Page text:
Devine as Mrs. Taylor and Bassett as Mrs. Watson
in the romantic comedy, “Jumping the Broom”
Many moviegoers have been clamoring for a sweet romantic comedy where African Americans are cast in a story that displays the rich shades of cultural variety and societal nuance that highlights the non-monolithic black community. Jumping the Broom, starring Angela Bassett, Loretta Devine, Paula Patton, Laz Alonso, Tasha Smith, Mike Epps, Brian Stokes Mitchell, Valarie Pettiford and a host of other acclaimed actors should satisfy expectations.
In BROOM –directed by Salim Akil of BET’s ũber successful weekly drama, The Game— we have the story of two adoring, over-protective mothers who collide during the wedding of their only children. Not only do we have the anticipated clash of caste and culture but also vigorously opposing views on marriage traditions.
The story is set on the idyllic island of Martha’s Vineyard, however, the actual set location was Nova Scotia. Filled with laughs and surprises, the movie’s producers Tracey Edmonds (Soul Food and CEO of Our Stories, Inc.) and Bishop T. D. Jakes (Not Easily Broken, Woman Thou Art Loosed), along with Elizabeth Hunter and Glendon Palmer have taken this universal theme and given it a charming and culturally significant twist.
Wide-eyed Sabrina Watson (Paula Patton) and love struck Jason Taylor (Laz Alonso) have decided to marry after a six-month courtship. Both committed to consummate their relationship on the wedding night as part of their spiritual choices, the pressure of waiting is exacerbated when their families meet for the first time and celibacy becomes the easiest of their struggles.
The moneyed and pristine Mrs. Watson (Angela Bassett) is a prude. Working class, rough-edged Mrs. Taylor (Loretta Devine) is rude. Forced to come together for Sabrina’s and Jason’s wedding, the ire between both moms takes the “oil and water don’t mix” adage to new heights. What they fear most threatens to destroy both families and no amount of money or sweet potato pie can right their wrongs.
Oscar nominee and multiple NAACP Image Award winners Angela Bassett (What’s Love Got to Do with It, Malcolm X, Boyz n the Hood) and Loretta Devine (Woman Thou Art Loosed, Waiting to Exhale, This Christmas, Funny Valentines) discussed their outstanding performances in Jumping the Broom and talked further about their illustrious careers with Talk2SV.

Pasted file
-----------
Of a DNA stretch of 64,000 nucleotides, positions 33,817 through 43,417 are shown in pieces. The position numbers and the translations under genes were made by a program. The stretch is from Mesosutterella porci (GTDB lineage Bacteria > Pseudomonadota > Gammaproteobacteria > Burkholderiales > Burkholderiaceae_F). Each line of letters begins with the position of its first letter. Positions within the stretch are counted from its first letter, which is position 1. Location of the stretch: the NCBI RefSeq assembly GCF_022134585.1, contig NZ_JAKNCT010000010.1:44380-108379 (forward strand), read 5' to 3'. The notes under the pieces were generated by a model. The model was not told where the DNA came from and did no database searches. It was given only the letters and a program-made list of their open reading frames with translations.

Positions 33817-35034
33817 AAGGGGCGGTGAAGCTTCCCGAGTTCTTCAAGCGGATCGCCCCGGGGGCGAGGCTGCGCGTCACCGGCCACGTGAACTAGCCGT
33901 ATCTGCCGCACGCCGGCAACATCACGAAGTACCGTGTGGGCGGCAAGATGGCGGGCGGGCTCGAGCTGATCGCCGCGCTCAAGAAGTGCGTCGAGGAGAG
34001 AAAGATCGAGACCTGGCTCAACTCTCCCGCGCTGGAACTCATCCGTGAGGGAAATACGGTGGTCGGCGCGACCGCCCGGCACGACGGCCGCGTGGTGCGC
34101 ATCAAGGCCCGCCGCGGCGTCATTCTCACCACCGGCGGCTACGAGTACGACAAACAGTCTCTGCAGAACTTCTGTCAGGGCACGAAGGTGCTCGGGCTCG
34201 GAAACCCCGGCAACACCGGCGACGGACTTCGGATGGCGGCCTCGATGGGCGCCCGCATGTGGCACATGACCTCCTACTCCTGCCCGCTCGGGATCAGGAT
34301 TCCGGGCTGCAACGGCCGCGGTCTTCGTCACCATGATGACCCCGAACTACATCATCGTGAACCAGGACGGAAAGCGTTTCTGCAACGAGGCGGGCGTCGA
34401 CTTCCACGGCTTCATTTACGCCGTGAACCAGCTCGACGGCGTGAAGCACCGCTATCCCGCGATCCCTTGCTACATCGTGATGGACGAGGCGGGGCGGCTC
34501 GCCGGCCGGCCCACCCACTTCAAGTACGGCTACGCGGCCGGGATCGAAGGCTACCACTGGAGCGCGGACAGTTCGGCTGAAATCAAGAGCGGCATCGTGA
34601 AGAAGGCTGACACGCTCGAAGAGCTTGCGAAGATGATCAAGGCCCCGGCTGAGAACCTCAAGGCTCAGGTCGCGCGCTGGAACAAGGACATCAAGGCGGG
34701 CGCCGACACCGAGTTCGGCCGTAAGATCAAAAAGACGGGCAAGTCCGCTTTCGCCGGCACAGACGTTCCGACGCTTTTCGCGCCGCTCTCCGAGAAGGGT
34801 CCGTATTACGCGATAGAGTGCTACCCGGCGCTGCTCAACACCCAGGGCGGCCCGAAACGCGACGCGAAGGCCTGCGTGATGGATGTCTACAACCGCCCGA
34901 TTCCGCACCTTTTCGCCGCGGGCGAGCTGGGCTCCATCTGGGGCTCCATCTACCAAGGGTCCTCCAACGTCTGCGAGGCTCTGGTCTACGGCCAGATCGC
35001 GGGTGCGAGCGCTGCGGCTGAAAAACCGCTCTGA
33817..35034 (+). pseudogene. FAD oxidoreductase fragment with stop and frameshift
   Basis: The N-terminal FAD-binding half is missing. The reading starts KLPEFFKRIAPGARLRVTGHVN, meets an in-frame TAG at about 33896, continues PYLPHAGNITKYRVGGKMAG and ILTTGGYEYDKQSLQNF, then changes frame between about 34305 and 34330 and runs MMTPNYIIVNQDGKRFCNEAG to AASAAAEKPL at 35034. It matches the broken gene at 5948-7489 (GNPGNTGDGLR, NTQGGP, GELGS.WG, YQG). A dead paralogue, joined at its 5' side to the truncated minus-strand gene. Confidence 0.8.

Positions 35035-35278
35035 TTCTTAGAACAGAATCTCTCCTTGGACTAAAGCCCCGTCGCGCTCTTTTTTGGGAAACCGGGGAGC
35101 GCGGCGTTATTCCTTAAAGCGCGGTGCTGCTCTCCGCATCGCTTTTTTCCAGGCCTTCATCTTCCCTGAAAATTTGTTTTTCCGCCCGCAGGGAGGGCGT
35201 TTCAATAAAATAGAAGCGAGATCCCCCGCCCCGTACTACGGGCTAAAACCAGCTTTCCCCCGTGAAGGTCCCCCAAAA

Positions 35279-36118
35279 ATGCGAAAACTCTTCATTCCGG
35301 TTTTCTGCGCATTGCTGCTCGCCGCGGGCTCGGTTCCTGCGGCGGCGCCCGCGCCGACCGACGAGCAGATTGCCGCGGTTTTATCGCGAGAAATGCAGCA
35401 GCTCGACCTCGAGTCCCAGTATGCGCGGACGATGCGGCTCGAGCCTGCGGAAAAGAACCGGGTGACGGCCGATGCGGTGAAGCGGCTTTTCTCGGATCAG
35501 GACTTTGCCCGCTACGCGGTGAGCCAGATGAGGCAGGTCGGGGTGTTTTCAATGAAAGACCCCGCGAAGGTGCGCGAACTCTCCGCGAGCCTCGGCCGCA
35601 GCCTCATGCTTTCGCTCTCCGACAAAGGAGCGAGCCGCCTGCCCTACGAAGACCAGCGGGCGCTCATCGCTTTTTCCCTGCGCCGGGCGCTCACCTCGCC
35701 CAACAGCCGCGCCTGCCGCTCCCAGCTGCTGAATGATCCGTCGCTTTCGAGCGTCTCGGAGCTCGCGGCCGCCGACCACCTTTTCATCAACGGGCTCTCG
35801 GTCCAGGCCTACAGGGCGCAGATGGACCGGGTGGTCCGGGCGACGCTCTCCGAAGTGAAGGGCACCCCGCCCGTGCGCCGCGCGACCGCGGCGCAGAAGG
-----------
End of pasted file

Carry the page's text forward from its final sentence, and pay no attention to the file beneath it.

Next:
Paired for the interview and emotionally in accord, the ladies exuded a degree of admirable cachet duly earned from their respective bodies of work. Portions of our conversation follow —
Talk2SV: There are a number of unexpected moments in this film; how did the story read when you first got the script?
Angela Bassett: As I recall, I don’t think we saw that many twists because the script was a little work in progress but the writers did an excellent job. Before seeing the finished product, I didn’t see it as beautiful and as funny and as witty and as charming as the final product has ended up. During shooting, I’m just in the moment of working across from the actor at the time. I know I’m having a good time and I know I’m trying to serve the situation.
Talk2SV: Both of you are accomplished actors with a solid body of work to your credit. Now, at this watermark in your career, what are your film choices based on?
Loretta Devine: For me, I try to do things that I haven’t done before or try to go into characters that I haven’t had a chance to play. Many times, you have done it (a particular role) already. Sometimes, I’ll do an independent film for a friend because they’re trying to get their thing off which is what happened with Dirty Laundry. Sometimes I just feel desperate for work, I’ll do something for no money, and it will be an Oscar winner like the movie, Crash. You just never know. I’ve been so blessed and I always say [that] roles come to me. Many times, you’re cast because you have a certain personage and the people that have seen your work see that characteristic when they see you so they gravitate to you, this particular role was new for me; I never get to play the villain.
Bassett: Some of those same things Loretta mentioned. Sometimes, you just want to work. But, I try not to live my life in desperate mode so I try not to take anything. I want to be proud of my work at the end of the day, and at the end of my career. I think if I can be proud and if I think I can bring something to a role or I get excited about it and the possibility of playing a character in a certain way. If a role is presented to me that I’ve never done before and the idea of it is kind of scary, then yeah, that’s what I want to go for.
Talk2SV: The religious context in this story is present but not preachy. Ironically, the Mrs. Taylor character does bad things yet she’s got her bible open seeking guidance.
Devine: In some cases, the biggest sinners are Christians. They’ve got their bible, they’ve got to check it out, and they try to find some back up to support their behavior.
Bassett: Well, being a Christian doesn’t mean you’re perfect.
Devine: Right.Bassett: Hopefully, it is what you strive for.